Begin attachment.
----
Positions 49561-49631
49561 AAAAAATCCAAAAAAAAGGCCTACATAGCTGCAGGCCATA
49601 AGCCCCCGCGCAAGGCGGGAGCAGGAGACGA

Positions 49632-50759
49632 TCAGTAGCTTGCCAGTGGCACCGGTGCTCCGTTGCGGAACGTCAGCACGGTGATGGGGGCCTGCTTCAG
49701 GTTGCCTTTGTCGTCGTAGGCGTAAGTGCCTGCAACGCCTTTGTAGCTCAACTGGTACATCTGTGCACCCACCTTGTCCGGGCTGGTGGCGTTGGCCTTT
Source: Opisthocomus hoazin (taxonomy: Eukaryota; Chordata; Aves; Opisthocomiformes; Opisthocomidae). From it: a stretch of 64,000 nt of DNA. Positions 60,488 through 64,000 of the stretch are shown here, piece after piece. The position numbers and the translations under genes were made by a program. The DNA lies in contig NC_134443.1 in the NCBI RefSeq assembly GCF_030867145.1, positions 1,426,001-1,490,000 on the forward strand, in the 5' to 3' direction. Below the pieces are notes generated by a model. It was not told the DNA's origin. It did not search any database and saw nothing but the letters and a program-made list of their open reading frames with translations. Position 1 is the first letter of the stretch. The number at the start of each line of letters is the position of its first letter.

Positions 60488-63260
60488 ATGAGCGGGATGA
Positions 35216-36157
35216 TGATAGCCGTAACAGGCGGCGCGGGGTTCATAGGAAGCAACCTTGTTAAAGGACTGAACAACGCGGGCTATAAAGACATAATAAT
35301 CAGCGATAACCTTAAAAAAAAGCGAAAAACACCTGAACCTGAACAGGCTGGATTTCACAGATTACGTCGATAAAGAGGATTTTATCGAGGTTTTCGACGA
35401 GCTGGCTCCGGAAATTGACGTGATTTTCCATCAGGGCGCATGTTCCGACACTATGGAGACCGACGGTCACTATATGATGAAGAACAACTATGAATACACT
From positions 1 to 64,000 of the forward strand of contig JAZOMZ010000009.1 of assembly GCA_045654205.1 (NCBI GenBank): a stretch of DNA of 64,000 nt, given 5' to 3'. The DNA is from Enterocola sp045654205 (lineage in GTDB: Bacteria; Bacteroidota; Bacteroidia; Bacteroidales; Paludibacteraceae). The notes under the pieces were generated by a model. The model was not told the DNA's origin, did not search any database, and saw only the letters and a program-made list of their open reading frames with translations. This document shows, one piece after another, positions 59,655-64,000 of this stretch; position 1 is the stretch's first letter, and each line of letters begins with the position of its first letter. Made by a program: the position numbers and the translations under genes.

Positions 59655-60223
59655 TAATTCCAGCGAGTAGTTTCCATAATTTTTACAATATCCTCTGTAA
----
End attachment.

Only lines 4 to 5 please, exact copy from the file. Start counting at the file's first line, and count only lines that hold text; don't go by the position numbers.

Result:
Positions 49632-50759
49632 TCAGTAGCTTGCCAGTGGCACCGGTGCTCCGTTGCGGAACGTCAGCACGGTGATGGGGGCCTGCTTCAG